From The History of Fresno County by Paul E Vandor published in 1919.
Manifold and varied as are the lasting benefits conferred on society by one profession alone, that of medical men and women, and much as doctors have accomplished in the great early and later pioneer work of building the magnificent commonwealth of California, it is doubtful if the public today realizes what the splendidly trained, assiduous and brave-hearted corps of physicians has done to make Central California still more of an earthly paradise.
Among this class of royal-blooded souls none is more justly esteemed and popular than Dr. M. S. McMurtry, who was born in Batesville, Ark., in 1880. the son of Dr. Milton McMurtry, a native of Fulton, Mo. Having finished the usual collegiate studies. Milton McMurtry graduated from the Missouri Medical School at St. Louis, receiving the degree of M. D., after which he went to Arkansas to practice.
Later he moved to Erin Springs, Okla., then to Purcell and still later to Oklahoma City. It was in 1906 he located in Clovis, Cal., having in each place established an enviable reputation for skill and intuition. Milton's father, Calvin
McMurtry. was a native of Kentucky, though of Scotch descent, and was for some time the holder of a very responsible position in the United States mail service. The good wife of Dr. Milton McMurtry was Nellie Byers before her marriage, and she was born at Batesville, Ark. Her father came from Philadelphia, and her mother from Boston; and through their happv union she received a very broadening culture. Both Dr. Milton and Mrs. McMurtrv died at Clovis in 1916.
An only child, M. S. McMurtry came to Purcell in 1885 and there attended school; and with his father he made the race into Oklahoma and located claims and lots. While his father continued his practice, the mother and son lived on their claim. He also went to school in Batesville and then he entered the University of Oklahoma at Norman. He was there two vears, when he matriculated at Westminster College, in Fulton, Mo. He graduated in 1900. with the degree of Bachelor of Science.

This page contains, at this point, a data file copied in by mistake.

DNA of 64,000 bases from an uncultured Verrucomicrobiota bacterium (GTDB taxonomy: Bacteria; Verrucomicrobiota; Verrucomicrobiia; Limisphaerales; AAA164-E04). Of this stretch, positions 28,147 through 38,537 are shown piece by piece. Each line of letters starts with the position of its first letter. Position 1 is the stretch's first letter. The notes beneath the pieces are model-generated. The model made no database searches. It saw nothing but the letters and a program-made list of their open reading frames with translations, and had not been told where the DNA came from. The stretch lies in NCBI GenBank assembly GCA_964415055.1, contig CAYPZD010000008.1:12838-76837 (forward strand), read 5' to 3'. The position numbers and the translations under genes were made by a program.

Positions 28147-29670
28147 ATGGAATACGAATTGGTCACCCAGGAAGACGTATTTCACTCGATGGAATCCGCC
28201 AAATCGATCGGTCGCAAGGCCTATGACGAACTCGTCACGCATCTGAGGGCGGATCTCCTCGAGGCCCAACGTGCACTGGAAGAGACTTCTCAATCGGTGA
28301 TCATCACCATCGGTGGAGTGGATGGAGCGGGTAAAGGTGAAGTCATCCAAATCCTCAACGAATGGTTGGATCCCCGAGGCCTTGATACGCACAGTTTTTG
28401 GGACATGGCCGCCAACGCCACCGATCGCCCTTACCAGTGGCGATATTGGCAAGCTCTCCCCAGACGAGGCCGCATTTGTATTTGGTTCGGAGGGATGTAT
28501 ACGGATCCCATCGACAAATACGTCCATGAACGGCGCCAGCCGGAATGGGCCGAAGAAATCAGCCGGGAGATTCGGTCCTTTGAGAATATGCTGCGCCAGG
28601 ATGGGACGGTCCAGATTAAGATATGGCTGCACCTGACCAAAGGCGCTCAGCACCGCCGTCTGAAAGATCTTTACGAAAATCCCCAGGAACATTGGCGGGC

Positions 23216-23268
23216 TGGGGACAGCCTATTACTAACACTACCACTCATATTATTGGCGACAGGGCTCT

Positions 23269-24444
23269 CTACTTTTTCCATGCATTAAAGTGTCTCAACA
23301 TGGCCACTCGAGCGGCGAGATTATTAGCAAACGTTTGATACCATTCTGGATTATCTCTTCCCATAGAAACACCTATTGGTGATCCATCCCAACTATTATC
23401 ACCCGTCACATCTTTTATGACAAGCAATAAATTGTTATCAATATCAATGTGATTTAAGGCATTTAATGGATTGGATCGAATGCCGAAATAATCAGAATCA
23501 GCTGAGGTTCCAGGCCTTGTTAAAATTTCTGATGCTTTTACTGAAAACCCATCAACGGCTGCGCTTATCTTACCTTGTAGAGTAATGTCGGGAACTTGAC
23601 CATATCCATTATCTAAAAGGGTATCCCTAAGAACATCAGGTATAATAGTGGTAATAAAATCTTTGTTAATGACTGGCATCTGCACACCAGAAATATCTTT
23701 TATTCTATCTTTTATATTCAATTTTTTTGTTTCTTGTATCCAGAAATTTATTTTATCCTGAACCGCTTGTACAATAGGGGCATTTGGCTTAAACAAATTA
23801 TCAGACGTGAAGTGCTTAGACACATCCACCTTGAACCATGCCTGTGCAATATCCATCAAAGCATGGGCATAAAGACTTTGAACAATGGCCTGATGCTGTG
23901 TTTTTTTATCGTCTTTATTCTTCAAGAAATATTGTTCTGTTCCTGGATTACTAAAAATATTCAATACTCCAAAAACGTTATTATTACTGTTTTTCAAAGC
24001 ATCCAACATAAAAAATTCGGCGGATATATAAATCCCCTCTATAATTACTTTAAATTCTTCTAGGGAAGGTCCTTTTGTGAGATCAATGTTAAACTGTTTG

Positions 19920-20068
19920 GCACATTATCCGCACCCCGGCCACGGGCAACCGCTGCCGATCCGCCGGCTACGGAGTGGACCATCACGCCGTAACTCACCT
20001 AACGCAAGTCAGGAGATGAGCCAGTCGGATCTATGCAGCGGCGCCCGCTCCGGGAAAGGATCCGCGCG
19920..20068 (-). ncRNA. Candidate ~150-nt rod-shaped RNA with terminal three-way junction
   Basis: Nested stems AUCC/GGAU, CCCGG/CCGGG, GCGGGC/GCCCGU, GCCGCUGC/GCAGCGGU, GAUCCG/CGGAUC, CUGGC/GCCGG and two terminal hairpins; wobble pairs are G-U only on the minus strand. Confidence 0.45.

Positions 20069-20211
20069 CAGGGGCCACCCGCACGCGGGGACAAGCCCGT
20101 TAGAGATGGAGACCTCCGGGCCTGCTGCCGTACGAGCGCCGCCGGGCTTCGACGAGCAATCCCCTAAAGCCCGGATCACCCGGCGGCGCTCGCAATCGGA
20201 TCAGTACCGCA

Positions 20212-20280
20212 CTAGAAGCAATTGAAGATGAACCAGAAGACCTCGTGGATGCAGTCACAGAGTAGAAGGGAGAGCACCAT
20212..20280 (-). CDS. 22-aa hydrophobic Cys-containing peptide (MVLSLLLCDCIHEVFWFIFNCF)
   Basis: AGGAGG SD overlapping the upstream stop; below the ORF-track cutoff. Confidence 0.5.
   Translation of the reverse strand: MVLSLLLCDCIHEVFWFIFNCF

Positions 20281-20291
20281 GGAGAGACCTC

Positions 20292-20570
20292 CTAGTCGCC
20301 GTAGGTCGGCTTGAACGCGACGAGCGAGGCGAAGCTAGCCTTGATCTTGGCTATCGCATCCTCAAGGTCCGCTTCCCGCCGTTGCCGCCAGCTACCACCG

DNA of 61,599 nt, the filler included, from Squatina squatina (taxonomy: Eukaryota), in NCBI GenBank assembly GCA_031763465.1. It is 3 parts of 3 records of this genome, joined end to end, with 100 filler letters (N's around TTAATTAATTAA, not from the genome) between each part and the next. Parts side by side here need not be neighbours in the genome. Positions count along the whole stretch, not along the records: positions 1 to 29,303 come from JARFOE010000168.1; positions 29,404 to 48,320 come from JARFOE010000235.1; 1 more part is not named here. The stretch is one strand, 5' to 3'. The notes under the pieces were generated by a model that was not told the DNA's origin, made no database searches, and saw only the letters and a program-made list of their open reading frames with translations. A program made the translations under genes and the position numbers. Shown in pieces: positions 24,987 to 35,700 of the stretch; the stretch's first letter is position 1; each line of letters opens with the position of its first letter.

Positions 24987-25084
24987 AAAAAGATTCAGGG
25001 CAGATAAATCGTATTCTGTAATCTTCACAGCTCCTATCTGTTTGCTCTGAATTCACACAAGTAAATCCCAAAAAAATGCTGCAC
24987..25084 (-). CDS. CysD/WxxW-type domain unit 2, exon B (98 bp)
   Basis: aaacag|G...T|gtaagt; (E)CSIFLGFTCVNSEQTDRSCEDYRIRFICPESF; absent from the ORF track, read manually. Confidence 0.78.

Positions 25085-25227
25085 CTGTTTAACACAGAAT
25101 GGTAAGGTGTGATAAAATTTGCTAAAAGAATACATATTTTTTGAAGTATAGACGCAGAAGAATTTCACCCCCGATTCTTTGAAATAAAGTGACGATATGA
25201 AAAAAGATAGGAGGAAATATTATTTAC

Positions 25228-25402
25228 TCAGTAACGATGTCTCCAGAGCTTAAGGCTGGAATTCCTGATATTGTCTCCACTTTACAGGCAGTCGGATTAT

Entering the University of Missouri, he attended courses in the medical department at Columbia, and graduated in 1902 with the degree of M. D. For two years he was an internee at Parker Memorial Hospital, and then he began to practice in Oklahoma City, where he remained until the fall of 1904.
In that year he moved to California and located at Clovis; and here he resumed his professional practice. He was soon an active member of the County Medical Society of the San Joaquin Valley, the State Medical Society and the American Medical Association; and having profited by postgraduate courses at the New York Polyclinic and the New York Postgraduate College, his learning and fitness were soon generally recognized, and he was made Health Officer for Clovis and Deputy County Health Officer.
He also became surgeon tn the Fresno Flume and Lumber Company, and local surgeon to the Southern Pacific. Taking up the general practice of medicine and surgery, he is also surgeon in charge of the Clovis Sanatorium.
Dr. McMurtry's interests and activities are not confined to medical work alone. With true scientific interest in all about him, he has gratified an ambition to have a practical part in the development of agriculture here, and now owns a fine vineyard near Clovis. He also has ninety acres four miles out of Clovis, sixty-five acres of which are devoted to Calimyrna fig culture. To irrigate his land properly, and to render himself somewhat independent in his ranch operations, Dr. McMurtry has installed his own pumping plant.
Amid the delightful environment of Clovis, the Doctor was married to Lucretia Smith, a native of Selma, who was educated at Clovis and is the daughter of A. P. Smith, the well-known rancher of Clovis. Two children have blessed this marriage. Clayton and Kathleen. Dr. and Mrs. McMurtry attend the Presbyterian Church, and the Doctor, who is indeed a prince among fellows socially, is a member of the local Knights of Pythias, the Woodmen of the World, and the Modern Woodmen of America. While at the University he was popular among the Ipsilon Beta Chi's, and this may be a cue to his general popularity today.
Lucretia Catherine Smith McMurtry
Clayton H McMurtry
Sponsored by Ancestry